1. No offense, but that’s kind of elitist. It also doesn’t change the fact that you previously stated, “They did give us temporary steam codes (whatever that means). I just refuse to play games on a PC,” suggesting that you have the means to play the game right now and just aren’t out of choice. That’s certainly your prerogative. You, like me, are still getting Curse of the Moon for free on the platform of our choice.

2. This is still Igarashi’s Kickstarter. Regardless, it doesn’t matter who you’re blaming. You’re thumping the victim card for like a two week delay. Not saying you can’t, just that I can’t get behind it as someone in the same boat as you.

3. Those aren’t the same thing. Not being able to get codes from the console manufacturers in a timelier manner has nothing to do with selling the game to non-backers. Igarashi and co messed up, but that ultimately changes nothing. All backers will still get their free gift.

Not agreeing with you is also not the same as putting you down. I thought I was being pretty respectful. You wondered how people can defend the way this was handled, and I answered.

KejomoMay 31, 2018

If you back a Kickstarter,  the only expectation anyone should have is that if something is produced, backers should have it when it is available to the general public. I’m sorry if that sounds elitist but that’s the way it is. I do not have access to Steam and have no desire to do so. I may be wrong here since I know nothing about steam, but I don’t think there is a way to transfer a save file from steam to switch. Why would I want to put 5-10 hours into a game only to have my save file wiped out on June 8 and have to start over?

broodwarsMay 31, 2018

I picked up the Vita version of this game while I wait for my PS4 backer copy. Eh...it's OK, I guess. I find the last level fairly B.S. in design (with the environmental effect that chases you for a one-hit kill).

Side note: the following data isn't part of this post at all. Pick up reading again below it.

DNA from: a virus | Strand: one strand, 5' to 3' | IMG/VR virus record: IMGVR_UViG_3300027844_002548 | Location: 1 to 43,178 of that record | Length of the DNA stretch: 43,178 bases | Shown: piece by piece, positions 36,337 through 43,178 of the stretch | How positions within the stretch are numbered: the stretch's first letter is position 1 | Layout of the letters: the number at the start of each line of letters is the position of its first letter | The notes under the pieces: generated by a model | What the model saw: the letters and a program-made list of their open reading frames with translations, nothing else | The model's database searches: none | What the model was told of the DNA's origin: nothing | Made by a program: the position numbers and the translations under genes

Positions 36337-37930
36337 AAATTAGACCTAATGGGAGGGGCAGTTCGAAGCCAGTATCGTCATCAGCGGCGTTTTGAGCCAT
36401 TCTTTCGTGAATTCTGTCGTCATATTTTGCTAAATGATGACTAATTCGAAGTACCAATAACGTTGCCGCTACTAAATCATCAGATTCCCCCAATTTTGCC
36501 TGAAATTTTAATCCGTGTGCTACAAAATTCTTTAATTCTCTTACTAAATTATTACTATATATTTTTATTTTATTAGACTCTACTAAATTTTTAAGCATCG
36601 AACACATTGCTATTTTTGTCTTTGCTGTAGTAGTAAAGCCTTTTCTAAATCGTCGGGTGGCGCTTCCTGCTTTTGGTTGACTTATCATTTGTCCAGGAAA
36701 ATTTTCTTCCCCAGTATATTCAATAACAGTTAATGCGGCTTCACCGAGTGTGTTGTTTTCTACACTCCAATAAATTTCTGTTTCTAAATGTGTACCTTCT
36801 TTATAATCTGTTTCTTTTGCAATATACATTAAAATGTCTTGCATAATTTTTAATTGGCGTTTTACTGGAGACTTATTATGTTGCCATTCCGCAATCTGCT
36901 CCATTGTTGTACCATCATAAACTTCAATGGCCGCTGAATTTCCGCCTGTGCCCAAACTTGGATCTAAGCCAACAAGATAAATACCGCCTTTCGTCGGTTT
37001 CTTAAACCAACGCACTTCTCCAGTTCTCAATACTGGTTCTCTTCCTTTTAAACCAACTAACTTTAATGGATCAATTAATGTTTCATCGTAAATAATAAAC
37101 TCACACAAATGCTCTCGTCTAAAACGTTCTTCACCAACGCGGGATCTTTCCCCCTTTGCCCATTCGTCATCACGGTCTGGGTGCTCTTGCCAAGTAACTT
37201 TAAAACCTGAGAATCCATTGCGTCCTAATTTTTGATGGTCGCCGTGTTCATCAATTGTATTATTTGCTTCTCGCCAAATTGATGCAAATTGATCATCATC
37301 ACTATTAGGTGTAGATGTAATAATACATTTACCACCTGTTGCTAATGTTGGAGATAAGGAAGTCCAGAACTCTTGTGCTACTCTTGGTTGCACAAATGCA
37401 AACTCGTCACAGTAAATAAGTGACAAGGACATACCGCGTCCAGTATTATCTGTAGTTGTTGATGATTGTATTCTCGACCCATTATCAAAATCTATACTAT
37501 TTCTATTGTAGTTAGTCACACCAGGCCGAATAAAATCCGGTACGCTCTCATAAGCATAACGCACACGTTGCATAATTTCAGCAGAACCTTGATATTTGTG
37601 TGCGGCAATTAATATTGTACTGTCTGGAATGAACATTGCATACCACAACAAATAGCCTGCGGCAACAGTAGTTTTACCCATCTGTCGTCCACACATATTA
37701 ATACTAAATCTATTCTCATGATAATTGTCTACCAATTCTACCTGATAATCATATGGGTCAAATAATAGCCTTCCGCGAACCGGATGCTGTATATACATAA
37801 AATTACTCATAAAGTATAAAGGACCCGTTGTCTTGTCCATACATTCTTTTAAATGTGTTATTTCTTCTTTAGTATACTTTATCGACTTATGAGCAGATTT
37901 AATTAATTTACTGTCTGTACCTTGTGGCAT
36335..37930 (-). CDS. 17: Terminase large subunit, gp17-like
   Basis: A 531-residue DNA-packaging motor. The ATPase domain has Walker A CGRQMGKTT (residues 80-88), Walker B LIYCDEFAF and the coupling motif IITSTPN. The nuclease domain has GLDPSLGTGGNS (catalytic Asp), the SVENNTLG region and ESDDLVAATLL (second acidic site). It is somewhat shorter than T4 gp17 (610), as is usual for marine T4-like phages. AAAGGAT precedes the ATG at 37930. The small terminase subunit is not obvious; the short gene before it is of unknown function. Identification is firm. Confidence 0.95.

I just don't understand why it seems Japanese Kickstarted projects specifically always have problems getting backer codes on time. This happened to me with Mighty No. 9, too. They know ahead of time when they're releasing, how many backers they have, and what platforms they chose. This shouldn't continually be a problem.

I just hope that they get this nonsense sorted out ahead of time with the real game's release in 2019.

AdrockJune 01, 2018

I got my Switch backer code. Apparently, IGA’s team is sending them to Fangamer to distribute as soon as they get them from console manufacturers so check your Backer Survey. They’re being sent out by region. I’m in the northeast United States so your mileage may vary.

pokepal148Spencer Johnson, Contributing WriterJune 01, 2018

But that's a whole two days late. Talk about not caring about their backers. :smug:

broodwarsJune 03, 2018

As of this writing, I haven't received my code.

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Game Profile

Genre Action
Developer Inti Creates
Players1

Worldwide Releases

na: Bloodstained: Curse of the Moon
Release May 24, 2018
PublisherInti Creates
RatingEveryone 10+